who was known for occasionally dragging up. Chopping was known for giving drag performances, whilst his long-term partner Wirth-Miller (fig 4) was also Bacon’s best friend.
The article reporting this news agreed that the use of facial recognition software suggested that the identity of the men in the set was unproven, but the similarity to the men they were suspected of being was indeed striking. The Guardian’s article concluded:
One question still remains. While the face is very much like Bacon’s and the mole on the model’s chest closely matches that which can be seen in the famous picture of Bacon holding two sides of meat, it is impossible to ignore the substantial cleavage. ‘Deakin was known to fiddle about with photos using basic overpainting techniques,’ says Rousseau. ‘Or did Bacon learn to manipulate his “moobs” like that from his years in Weimar Berlin?’ The origin of the cleavage may be one art mystery that never gets solved.
This is how the image is currently identified; being labelled on Getty Images as ‘Portrait of an unidentified transvestite, possibly the artist Francis Bacon in drag, England pre-1945. The cleavage raises questions, but may be the result of photo manipulation’ (http://www.gettyimages.co.uk/detail/news-photo/portrait-of-an-unidentified-transvestite-possibly-the-news-photo/522888113).
In fact, the software employed was not some top-secret package, but a specialist computer programme produced by the Animetrics Company and widely employed by law-enforcement agencies around the world, including at airport security. Rousseau subsequently decided to obtain the opinion of ‘forensic imagery analysis’ expert David Anley of Anley Consulting, who works extensively in court cases involving issues of facial recognition. His report produced inconclusive results for the ‘Bacon’ images, and argued against the identification of Chopping, but supported the contention that others were of Wirth-Miller and Minton (Anley, 2015, discussed in Rousseau, with Cole, 2016, p. 222).
The fact remains, of course, that we are not sure whether these images do in fact show Bacon and a group of his friends in female drag. The only name recorded, which appears on the back on one of the photographs, is of Audrey Cruddas, who was a costume- and scene- designer, painter and potter. Rousseau is now investigating a new possibility that some of the people in these photographs are a group of Cruddas’ lesbian friends who were impersonating men dressing in drag. Such convolutions in gender impersonation were nothing new in the interwar period; they underlay, for example, aspects of Mae West’s over-the-top performances of hypersexual womanhood.
Dominic Janes and Paul Rousseau are working together to produce a narrative diary of the process of NOT quite discovering the personal and gendered identity of the set of images of which the ‘Bacon’ photograph is the most famous example. This may involve accepting that we cannot be sure these were even taken by Deakin. Our aim in doing this is to suggest that we can learn a good deal about the visual culture of mid-twentieth century artistic London if we accept both the significance of glamorous celebrity and queer indeterminacy.
In 1939, therefore about the time when we think the ‘drag’ photographs in the Deakin archive were taken, Cecil Beaton arranged a set of uproarious photo-shoots in which a group of his friends dressed (and in many cases cross-dressed) as members of spurious Continental aristocratic families. The results, based partly on Queen Marie of Romania’s arguably kitsch reminiscences, which he was reading at the time, featured the likes of the famous dancer and choreographer Frederick Ashton as a Grand Duchess. The results were published by Beaton in a book entitled My Royal Past, concerning which the art connoisseur (and future co-founder of the ICA) Peter Watson wrote that it was astonishing to see its satirical exposition of ‘crass stupidities and general dirt, beaming severely’ from a Mayfair bookshop window (Janes, 2015, p. 166). Transgressive dressing across class and gender seems to have been prominent in certain circles in queer London on the eve of World War Two. The prevalence of such social deconstructions suggests that we might benefit from looking again at the apparent aesthetic chasm that divided the creative worlds of Beaton from that of Bacon. Both men appear to have been adept at spotting supposedly ‘baser’ desires behind surface appearances. It is interesting to think about Beaton’s satirical photography and Beaton’s art overall as both participating in queer visual cultures of the mid-twentieth century that played on the concealment and revelation of identity. From that point of view a photograph that cannot clearly be identified as being of Bacon, but yet seems to resemble him—and which may or may not represent gender transgression—could be viewed as a more successful portrait of the painter as a queer man than the uneasy photographs that Beaton took of him in 1961.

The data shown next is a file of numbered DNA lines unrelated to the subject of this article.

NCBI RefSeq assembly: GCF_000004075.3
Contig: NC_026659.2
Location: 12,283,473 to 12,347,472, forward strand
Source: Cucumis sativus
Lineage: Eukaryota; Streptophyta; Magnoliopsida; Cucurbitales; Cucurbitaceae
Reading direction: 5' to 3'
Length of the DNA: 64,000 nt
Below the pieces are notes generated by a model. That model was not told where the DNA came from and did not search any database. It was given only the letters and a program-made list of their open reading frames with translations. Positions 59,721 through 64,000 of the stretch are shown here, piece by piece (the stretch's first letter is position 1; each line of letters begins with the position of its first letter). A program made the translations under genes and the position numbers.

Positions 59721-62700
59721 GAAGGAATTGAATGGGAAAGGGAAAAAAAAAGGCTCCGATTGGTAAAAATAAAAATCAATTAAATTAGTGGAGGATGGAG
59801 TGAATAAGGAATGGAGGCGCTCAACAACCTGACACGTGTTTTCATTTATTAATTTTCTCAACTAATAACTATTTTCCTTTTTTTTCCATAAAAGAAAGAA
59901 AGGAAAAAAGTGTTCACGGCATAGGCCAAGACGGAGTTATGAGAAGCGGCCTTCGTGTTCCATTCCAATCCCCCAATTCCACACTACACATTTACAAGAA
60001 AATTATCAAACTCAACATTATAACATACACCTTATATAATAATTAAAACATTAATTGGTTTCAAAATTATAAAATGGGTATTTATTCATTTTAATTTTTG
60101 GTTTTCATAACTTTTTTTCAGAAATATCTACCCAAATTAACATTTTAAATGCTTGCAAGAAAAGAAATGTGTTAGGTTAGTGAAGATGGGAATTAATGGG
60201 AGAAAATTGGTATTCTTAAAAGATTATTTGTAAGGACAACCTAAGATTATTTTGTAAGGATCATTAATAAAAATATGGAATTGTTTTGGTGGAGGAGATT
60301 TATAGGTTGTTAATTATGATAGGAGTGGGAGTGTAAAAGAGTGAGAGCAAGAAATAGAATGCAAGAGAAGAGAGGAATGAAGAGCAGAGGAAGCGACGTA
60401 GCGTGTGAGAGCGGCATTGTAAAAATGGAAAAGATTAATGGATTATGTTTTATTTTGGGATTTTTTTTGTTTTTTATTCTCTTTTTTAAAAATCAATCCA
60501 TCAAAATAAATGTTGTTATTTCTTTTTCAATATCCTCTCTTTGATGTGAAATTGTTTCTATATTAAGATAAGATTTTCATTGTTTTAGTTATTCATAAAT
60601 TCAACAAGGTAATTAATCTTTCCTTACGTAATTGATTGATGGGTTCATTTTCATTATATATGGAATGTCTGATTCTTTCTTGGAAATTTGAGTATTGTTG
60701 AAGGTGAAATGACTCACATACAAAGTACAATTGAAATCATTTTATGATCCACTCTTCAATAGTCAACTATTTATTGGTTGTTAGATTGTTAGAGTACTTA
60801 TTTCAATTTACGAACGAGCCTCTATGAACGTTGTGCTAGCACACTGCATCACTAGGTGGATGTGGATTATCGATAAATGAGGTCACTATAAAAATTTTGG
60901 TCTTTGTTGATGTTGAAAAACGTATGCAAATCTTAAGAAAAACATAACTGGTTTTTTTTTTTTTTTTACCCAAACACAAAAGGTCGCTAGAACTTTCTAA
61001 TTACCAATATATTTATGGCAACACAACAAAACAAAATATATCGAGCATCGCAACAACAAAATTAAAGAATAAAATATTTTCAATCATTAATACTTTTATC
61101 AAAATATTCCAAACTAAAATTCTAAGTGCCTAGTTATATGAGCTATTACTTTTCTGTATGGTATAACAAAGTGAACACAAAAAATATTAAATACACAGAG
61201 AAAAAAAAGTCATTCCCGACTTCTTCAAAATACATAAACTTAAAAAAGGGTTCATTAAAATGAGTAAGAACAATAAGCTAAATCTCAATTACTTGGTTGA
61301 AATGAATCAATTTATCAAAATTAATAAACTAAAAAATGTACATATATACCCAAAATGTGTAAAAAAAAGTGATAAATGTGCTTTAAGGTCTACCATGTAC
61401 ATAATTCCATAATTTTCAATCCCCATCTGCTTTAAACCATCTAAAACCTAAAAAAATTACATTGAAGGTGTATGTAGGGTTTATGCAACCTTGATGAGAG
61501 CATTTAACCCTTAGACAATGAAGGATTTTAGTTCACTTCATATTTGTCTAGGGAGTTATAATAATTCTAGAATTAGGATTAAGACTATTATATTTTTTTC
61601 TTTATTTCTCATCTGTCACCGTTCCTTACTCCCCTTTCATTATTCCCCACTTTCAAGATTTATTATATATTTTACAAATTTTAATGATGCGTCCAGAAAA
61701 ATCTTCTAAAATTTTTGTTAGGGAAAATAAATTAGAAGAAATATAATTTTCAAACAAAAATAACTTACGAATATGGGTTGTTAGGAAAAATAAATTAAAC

Simon Ofield, ‘Cecil Beaton: Designs on Francis Bacon’, Visual Culture in Britain 7.1 (2006), pp. 21-38
The Poke, ‘Sloth or Pain au Chocolat?’
Paul Rousseau, with Shaun Cole, ‘“Or Is It Bacon in Drag?” How to Find an Unknown Sitter’s Identity’, Fashion, Style and Popular Culture 3.2 (2016), pp. 209-24.
Mike Smith, Dan Bloom and Berny Torry, ‘4 Bits of Bad News the Tories Sneaked Out while Everyone Was Watching the Queen’s Birthday’, Daily Mirror, 22 April 2016, http://www.mirror.co.uk/news/uk-news/4-bits-bad-news-tories-7808025.
Dominic Janes is professor of Modern History at Keele University. He is a cultural historian who studies texts and visual images relating to Britain in its local and international contexts since the eighteenth century. Paul Rousseau is collection manager and archivist at The John Deakin Archive, part of James Moores’ Collection.